Changes to tools/gyp/v8.gyp:

--- tools/gyp/v8.gyp    (revision 18377)
+++ tools/gyp/v8.gyp    (working copy)
@@ -107,6 +107,7 @@
     {
       'target_name': 'v8_snapshot',
       'type': 'static_library',
+      'standalone_static_library': 1,
       'conditions': [
         ['want_separate_host_toolset==1', {
           'toolsets': ['host', 'target'],
@@ -179,6 +180,7 @@
     {
       'target_name': 'v8_nosnapshot.<(v8_target_arch)',
       'type': 'static_library',
+      'standalone_static_library': 1,
       'dependencies': [
         'v8_base.<(v8_target_arch)',
       ],
@@ -236,6 +238,7 @@
     {
       'target_name': 'v8_base.<(v8_target_arch)',
       'type': 'static_library',
+      'standalone_static_library': 1,
       'variables': {
         'optimize': 'max',
       },

Changes made to third_party/icu/icu.gyp

--- icu.gyp     (revision 239289)
+++ icu.gyp     (working copy)
@@ -53,6 +53,7 @@
         {
           'target_name': 'icudata',
           'type': 'static_library',
+          'standalone_static_library': 1,
           'defines': [
             'U_HIDE_DATA_SYMBOL',
           ],
@@ -123,6 +124,11 @@
         {
           'target_name': 'icui18n',
           'type': '<(component)',
+          'conditions': [
+            [ 'componen!="shared_library"', {
+                'standalone_static_library': 1,
+            }],
+          ],
           'sources': [
             'source/i18n/anytrans.cpp',
             'source/i18n/astro.cpp',
@@ -366,6 +372,11 @@
         {
           'target_name': 'icuuc',
           'type': '<(component)',
+          'conditions': [
+            [ 'component!="shared_library"', {
+                'standalone_static_library': 1,
+            }],
+          ],
           'sources': [
             'source/common/bmpset.cpp',
             'source/common/brkeng.cpp',

make clean and make again, you will get the real static library, the top two large files are:
libv8_base.x64.a(name may differ depends on your build) of 15MB size and libicudata.a of 9M size.

Note: earlier version of gyp didn’t have support for building standalone_static_library, you may need to update it to the latest version first:

cd build/gyp
svn up
cd -
Posted in Programming | Tagged , , | 1 Comment

out-of-date document hurts

The headache of building google V8 Javascript Engine

We have a project which would make use of the google V8 engine to parse and execute javascript.

I followed the downloading and building V8 doc and successfully built v8 library. However, I failed to follow “Getting Started” guide to compile the hello world example.

g++ -Iinclude -pthread -o hello_world hello_world.cc lib64/libicudata.a lib64/libv8_base.x64.a lib64/libv8_nosnapshot.x64.a lib64/libv8_snapshot.a
hello_world.cc: In function 'int main(int, char**)':
hello_world.cc:23:27: error: 'New' is not a member of 'v8::String'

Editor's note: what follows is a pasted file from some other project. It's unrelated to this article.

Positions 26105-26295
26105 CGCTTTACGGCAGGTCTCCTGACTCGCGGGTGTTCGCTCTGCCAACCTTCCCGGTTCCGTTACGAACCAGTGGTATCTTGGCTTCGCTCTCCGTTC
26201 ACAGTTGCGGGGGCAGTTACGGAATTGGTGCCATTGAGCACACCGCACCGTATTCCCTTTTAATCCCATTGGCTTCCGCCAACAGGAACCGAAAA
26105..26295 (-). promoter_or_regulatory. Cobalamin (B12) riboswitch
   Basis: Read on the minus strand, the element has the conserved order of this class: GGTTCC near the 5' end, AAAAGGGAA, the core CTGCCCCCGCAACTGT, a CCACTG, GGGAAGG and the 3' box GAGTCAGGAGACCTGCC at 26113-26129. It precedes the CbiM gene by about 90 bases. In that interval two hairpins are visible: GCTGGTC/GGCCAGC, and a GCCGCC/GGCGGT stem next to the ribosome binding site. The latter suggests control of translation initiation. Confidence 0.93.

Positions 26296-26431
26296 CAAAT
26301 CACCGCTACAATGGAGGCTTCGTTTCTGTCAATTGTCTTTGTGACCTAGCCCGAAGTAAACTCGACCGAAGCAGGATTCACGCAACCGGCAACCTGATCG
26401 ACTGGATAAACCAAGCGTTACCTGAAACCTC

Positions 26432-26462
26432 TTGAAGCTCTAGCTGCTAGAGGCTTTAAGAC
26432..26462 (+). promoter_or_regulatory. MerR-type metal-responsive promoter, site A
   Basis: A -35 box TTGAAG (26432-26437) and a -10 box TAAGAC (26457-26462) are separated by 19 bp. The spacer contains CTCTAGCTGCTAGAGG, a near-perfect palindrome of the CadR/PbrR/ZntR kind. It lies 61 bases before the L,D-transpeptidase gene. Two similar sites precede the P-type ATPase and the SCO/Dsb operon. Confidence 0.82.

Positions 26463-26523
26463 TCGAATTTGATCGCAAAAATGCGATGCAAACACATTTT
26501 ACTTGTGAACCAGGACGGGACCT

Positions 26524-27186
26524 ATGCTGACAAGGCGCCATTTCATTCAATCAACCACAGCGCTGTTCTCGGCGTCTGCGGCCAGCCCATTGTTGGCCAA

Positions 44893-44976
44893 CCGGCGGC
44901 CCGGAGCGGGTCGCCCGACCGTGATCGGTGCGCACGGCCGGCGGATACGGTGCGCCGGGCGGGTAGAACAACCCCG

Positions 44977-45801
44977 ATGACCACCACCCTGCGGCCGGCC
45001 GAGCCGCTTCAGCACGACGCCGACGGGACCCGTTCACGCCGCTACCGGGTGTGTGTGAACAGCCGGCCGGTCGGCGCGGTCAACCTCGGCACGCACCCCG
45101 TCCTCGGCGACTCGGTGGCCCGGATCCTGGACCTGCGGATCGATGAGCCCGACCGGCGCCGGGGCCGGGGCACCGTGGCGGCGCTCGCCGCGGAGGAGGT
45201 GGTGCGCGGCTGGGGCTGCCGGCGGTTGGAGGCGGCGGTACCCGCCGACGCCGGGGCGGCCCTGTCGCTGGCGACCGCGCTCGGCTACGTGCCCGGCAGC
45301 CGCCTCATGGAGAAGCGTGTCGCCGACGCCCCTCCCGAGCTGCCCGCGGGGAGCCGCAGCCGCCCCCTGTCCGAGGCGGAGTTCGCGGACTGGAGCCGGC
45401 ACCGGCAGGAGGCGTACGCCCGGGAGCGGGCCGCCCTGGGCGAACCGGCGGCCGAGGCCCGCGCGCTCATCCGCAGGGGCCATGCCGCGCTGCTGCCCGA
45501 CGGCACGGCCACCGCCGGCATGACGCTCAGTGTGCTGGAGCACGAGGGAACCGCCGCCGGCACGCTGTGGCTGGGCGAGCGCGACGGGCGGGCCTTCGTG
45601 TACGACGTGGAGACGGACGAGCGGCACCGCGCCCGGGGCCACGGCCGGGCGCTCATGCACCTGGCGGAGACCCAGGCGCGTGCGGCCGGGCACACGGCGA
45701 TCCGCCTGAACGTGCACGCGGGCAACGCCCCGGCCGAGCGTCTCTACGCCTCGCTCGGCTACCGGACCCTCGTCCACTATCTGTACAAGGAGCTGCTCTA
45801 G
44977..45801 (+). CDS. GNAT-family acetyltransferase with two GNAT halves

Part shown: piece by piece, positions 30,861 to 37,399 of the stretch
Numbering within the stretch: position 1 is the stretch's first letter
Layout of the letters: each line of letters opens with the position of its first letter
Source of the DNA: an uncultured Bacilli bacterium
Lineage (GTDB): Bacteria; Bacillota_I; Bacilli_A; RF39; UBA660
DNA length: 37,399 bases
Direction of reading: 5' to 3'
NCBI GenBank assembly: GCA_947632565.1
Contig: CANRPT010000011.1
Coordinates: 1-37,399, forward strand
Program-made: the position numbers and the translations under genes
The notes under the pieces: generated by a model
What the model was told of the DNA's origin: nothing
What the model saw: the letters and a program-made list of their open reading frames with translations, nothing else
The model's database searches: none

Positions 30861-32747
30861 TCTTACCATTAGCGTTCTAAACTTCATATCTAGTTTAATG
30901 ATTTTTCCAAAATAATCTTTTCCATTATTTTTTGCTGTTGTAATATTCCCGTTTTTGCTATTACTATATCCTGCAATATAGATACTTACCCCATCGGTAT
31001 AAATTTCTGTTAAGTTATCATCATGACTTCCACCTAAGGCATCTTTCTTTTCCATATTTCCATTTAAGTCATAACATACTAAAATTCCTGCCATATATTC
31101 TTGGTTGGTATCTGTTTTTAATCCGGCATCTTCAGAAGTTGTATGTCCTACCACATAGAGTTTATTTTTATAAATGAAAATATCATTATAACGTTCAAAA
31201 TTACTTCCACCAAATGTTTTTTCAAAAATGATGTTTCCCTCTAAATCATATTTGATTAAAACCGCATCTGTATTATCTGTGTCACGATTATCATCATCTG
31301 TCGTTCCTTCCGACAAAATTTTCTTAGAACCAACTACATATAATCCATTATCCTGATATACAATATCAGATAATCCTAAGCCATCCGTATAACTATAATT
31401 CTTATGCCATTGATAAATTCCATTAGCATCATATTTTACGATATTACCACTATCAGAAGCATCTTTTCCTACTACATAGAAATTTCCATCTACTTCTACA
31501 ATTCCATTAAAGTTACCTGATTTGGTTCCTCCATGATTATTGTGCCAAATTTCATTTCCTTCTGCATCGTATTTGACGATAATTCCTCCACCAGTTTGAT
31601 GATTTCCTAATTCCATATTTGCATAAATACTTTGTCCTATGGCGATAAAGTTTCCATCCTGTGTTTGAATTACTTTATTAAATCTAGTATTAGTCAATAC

hello_world.cc:32:22: error: 'class v8::Persistent' has no member named 'Dispose'
hello_world.cc:35:3: error: 'AsciiValue' is not a member of 'v8::String'
hello_world.cc:35:22: error: expected ';' before 'ascii'
hello_world.cc:36:19: error: 'ascii' was not declared in this scope
make: *** [hello_world] Error 1

I am sure that this has nothing to do with library, it may be caused by prototype mismatch. But why failed? I trusted the docs, it should work!

After several hours of experiment and googling, I gave up. tried to checkout an older version instead(here I checked out version 3.19.18.9 from svn tag http://v8.googlecode.com/svn/tags/3.19.18.9). Compile the example ode again, everything works like magic!

Note, when build the lastest version(currently 3.24.5), you may also encounter error like this:

make[1]: Entering directory `/home/curu/src/v8/out'
  CXX(target) /home/curu/src/v8/out/x64.release/obj.target/v8_base.x64/src/hydrogen.o
cc1plus: warnings being treated as errors
/usr/lib/gcc/x86_64-redhat-linux/4.4.6/../../../../include/c++/4.4.6/bits/stl_algo.h: In member function 'void v8::internal::HOptimizedGraphBuilder::HandlePolymorphicCallNamed(v8::internal::Call*, v8::internal::HValue*, v8::internal::SmallMapList*, v8::internal::Handle)':
/usr/lib/gcc/x86_64-redhat-linux/4.4.6/../../../../include/c++/4.4.6/bits/stl_algo.h:2178: error: array subscript is above array bounds
make[1]: *** [/home/curu/src/v8/out/x64.release/obj.target/v8_base.x64/src/hydrogen.o] Error 1
make[1]: Leaving directory `/home/curu/src/v8/out'
make: *** [x64.release] Error 2


We can see that the error information is related to gcc itself, update GCC to 4.6 should solve this prolem.

The out-of-date document hurt me a lot. Great software should come with great and up-to-date document, espically for Open Source Software.

Posted in Programming | Tagged , | 3 Comments

Nginx userdir with php

you come here with this problem, here’s the solution:

location ~* ^/~(.+?)(/.*\.php)$
{
	alias /home/$1/public_html$2;
	fastcgi_pass  127.0.0.1:9001;
	include fastcgi_params;
	fastcgi_param SCRIPT_FILENAME $request_filename;
}

location ~ ^/~(.+?)(/.*)?$ {
	alias /home/$1/public_html$2;
	index  index.html index.htm index.php;
	autoindex on;
}

Assumption:

  • user’s public html / php files are located at /home/username/public_html directory
  • php is running as php-fpm which listen on port 9001

There’s some solution on the Internet which tried to use nested location

location ~ ^/~(.+?)(/.*)?$ {
	alias /home/$1/public_html$2;
	index  index.html index.htm index.php;
	autoindex on;

	location ~ .+\.php$ {
		fastcgi_pass  127.0.0.1:9001;
		include fastcgi_params;
		fastcgi_param SCRIPT_FILENAME $request_filename;
	}
}

This won’t work, because nginx refer variables by name, and in the nested location, $request_filename(which is a result of alias) refers regex capture $1 and $2, both value are empty. As a result, $request_filename will always be /home//public_html, definitely wrong.

Posted in Web | Tagged , , | Leave a comment

nginx – try files on multiple named location or server